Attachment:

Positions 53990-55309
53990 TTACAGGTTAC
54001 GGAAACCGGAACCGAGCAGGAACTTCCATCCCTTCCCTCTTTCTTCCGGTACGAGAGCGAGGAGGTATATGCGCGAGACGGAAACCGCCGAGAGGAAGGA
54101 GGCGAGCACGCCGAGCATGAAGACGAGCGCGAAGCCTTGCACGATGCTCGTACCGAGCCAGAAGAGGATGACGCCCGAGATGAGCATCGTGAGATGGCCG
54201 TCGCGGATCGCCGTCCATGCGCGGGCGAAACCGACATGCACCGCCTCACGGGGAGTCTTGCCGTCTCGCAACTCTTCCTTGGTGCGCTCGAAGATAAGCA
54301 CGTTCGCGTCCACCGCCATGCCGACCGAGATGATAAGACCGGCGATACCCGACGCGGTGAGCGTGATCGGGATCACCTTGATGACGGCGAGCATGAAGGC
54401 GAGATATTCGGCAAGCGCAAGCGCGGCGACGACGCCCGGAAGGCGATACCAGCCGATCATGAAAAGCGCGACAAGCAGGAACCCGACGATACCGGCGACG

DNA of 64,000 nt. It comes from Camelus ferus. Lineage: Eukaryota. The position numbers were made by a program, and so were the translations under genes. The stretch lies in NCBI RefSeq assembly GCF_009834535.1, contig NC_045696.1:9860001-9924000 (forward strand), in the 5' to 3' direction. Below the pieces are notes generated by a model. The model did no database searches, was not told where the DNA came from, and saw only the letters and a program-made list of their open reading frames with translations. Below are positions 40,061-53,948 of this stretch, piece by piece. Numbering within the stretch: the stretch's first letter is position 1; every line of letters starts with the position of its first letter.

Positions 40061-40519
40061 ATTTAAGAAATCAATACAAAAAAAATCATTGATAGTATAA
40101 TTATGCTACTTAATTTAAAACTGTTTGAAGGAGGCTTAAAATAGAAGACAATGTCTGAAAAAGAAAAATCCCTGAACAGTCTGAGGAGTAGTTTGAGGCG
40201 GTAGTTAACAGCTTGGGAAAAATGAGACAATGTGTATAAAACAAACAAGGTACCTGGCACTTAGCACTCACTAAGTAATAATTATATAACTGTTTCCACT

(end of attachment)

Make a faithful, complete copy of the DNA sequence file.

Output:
Positions 53990-55309
53990 TTACAGGTTAC
54001 GGAAACCGGAACCGAGCAGGAACTTCCATCCCTTCCCTCTTTCTTCCGGTACGAGAGCGAGGAGGTATATGCGCGAGACGGAAACCGCCGAGAGGAAGGA
54101 GGCGAGCACGCCGAGCATGAAGACGAGCGCGAAGCCTTGCACGATGCTCGTACCGAGCCAGAAGAGGATGACGCCCGAGATGAGCATCGTGAGATGGCCG
54201 TCGCGGATCGCCGTCCATGCGCGGGCGAAACCGACATGCACCGCCTCACGGGGAGTCTTGCCGTCTCGCAACTCTTCCTTGGTGCGCTCGAAGATAAGCA
54301 CGTTCGCGTCCACCGCCATGCCGACCGAGATGATAAGACCGGCGATACCCGACGCGGTGAGCGTGATCGGGATCACCTTGATGACGGCGAGCATGAAGGC
54401 GAGATATTCGGCAAGCGCAAGCGCGGCGACGACGCCCGGAAGGCGATACCAGCCGATCATGAAAAGCGCGACAAGCAGGAACCCGACGATACCGGCGACG

DNA of 64,000 nt. It comes from Camelus ferus. Lineage: Eukaryota. The position numbers were made by a program, and so were the translations under genes. The stretch lies in NCBI RefSeq assembly GCF_009834535.1, contig NC_045696.1:9860001-9924000 (forward strand), in the 5' to 3' direction. Below the pieces are notes generated by a model. The model did no database searches, was not told where the DNA came from, and saw only the letters and a program-made list of their open reading frames with translations. Below are positions 40,061-53,948 of this stretch, piece by piece. Numbering within the stretch: the stretch's first letter is position 1; every line of letters starts with the position of its first letter.

Positions 40061-40519
40061 ATTTAAGAAATCAATACAAAAAAAATCATTGATAGTATAA
40101 TTATGCTACTTAATTTAAAACTGTTTGAAGGAGGCTTAAAATAGAAGACAATGTCTGAAAAAGAAAAATCCCTGAACAGTCTGAGGAGTAGTTTGAGGCG
40201 GTAGTTAACAGCTTGGGAAAAATGAGACAATGTGTATAAAACAAACAAGGTACCTGGCACTTAGCACTCACTAAGTAATAATTATATAACTGTTTCCACT